Perhaps the most rigorous trait is to be alert and aware of the operating environment. As with every competitive venture, the business environment is very important as it is dynamic and competitors change rapidly to adapt to information. It is important that as a venture with augmented capital from private equity, the entrepreneur aligns to the medium to long termism aspirations of the principals.  Having the drive and persistence to adapt to the quickly changing direct and indirect factors affecting the bottom line is required keeping in mind the opportunistic mindset, i.e. creating opportunities from potential and realized challenges. Private equity investors list value creation as a main focus of their decisions1.

  • Seeking Niches and Market Gaps

Investors in private equity do not usually expect that they quickly monopolize a venture but as pointed out already, they have an unyielding drive for continuous growth. This means that management is required to take charge in identifying and exploring varieties of funding strategies including hedge funds and debt. Also the entrepreneur can in line with the business’ vision seek out new emerging business sectors in order to expand and meet specific objectives. This proves that investors are committed to moving the ventures to success through profit growth rather than focusing on the returns via financial engineering.

  • Build an Ecosystem of Finance, People and Know-how

Investment in Information Technology and a strong back office support is critical for every entrepreneur. It is a widely known fact that investors will only invest where they find that the business has some core structure on which to build in terms of business processes and governance. This allows the company to respond appropriately within legal and regulatory boundaries as well as provide a sound backing for business decisions1. Timely robust, and organized information is a requirement for investors to make funding decision and approve strategies and the focus as usual is based on sectors that show high growth opportunities.

  • Building Success and Culture Values

As entrepreneurs, the allocation of capital to investment projects and assets should be done with some strategic focus. If this value affects every decision taken, the expectation of all relevant stakeholders will remain in sync. In the same vein, investors need to recognize the dynamism of the playing field and adapt their expectations to ensure success as well as proactively adjusting their risk appetite.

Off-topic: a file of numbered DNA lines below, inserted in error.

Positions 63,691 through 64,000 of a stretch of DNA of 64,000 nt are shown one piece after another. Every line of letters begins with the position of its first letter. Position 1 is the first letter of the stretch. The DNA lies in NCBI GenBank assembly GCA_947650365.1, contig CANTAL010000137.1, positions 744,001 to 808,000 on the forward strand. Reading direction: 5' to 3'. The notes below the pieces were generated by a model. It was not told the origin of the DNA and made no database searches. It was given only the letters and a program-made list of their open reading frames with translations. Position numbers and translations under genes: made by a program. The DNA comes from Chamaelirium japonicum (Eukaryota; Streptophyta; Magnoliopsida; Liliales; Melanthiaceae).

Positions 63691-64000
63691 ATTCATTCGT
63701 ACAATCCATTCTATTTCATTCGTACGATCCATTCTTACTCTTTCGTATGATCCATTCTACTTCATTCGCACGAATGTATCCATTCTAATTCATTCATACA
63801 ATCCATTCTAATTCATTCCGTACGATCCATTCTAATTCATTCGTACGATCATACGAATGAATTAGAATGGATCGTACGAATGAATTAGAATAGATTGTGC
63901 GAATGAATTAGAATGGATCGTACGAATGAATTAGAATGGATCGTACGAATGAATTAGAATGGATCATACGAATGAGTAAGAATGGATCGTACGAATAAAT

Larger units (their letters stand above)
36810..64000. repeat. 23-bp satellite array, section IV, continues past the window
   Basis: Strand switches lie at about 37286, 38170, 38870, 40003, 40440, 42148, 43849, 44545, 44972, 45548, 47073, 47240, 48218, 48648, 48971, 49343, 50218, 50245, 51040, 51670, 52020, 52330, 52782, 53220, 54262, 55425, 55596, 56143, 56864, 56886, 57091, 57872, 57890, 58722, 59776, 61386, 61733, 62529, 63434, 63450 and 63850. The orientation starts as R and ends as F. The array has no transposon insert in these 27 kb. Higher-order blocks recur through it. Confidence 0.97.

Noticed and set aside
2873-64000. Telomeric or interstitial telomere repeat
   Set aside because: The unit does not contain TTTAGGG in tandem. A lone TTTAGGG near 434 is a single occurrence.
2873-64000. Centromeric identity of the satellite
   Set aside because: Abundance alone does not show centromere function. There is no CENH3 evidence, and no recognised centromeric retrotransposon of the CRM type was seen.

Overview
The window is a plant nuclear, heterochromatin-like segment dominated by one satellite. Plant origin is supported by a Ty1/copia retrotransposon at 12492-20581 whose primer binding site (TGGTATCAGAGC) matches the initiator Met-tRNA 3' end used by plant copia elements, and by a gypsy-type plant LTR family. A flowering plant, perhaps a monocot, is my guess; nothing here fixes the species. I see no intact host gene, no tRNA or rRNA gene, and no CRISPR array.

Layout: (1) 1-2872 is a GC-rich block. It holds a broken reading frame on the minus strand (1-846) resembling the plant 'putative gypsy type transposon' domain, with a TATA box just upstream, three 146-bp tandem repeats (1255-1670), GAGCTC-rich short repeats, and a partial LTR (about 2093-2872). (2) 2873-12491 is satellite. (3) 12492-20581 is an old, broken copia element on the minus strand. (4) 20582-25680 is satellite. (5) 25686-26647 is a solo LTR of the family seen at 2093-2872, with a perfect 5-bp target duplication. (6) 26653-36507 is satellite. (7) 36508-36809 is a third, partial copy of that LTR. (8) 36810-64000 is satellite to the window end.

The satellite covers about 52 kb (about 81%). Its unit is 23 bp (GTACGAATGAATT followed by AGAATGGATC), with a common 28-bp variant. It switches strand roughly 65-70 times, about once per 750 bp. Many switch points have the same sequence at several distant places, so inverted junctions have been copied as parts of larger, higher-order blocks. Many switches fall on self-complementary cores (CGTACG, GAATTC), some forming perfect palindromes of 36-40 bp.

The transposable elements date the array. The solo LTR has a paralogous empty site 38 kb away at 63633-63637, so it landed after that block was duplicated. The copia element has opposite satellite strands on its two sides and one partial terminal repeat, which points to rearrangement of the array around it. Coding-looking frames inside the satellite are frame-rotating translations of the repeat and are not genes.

• Nonconformist and Team Player

Private equity investors usually intervene when they are needed most. As indicated above, usually when the venture is in some form of turmoil albeit in a highly growth prospect industry. The entrepreneur needs to steer the venture towards the positives for which the investor has subscribed.

  • Architect of Own Vision: Passion and Focus

As entrepreneurs with vital prospects, the broad vision coupled with the attributes indicated above should allow some resilience. As private equity funds only find its way to highly growth potential ventures, the focus on turnaround strategies is paramount, with the success poaching decision and opportunistic attributes activated and ready to transform the fortunes.

It is essential to keep investors from considering exiting from the agreement, thus, it is important to keep the business vision aligned with theirs. Often, the investors rely on the input of fund managers who are also largely entrepreneurs. Processes and proper management sets the tone for a positive outcomes as fund managers use appraisal techniques such as required return rates to evaluate the performance of the funds especially in the post-creation and development phases.


References:

  1. Ernst & Young. (2012). Global Private Equity Watch – Striving for Growth – A Return to Entrepreneurship. Ernst & Young.
  2. European Private Equity & Venture Capital Association. (2007). Guide on Private Equity and Venture Capital for Entrepreneurs – An EVCA Special Paper. EVCA .
  3. Gilligan, J., & Wright, M. (2010). Private Equity Demystified – An Explanatory Guide. ICAEW Corporate Finance Faculty.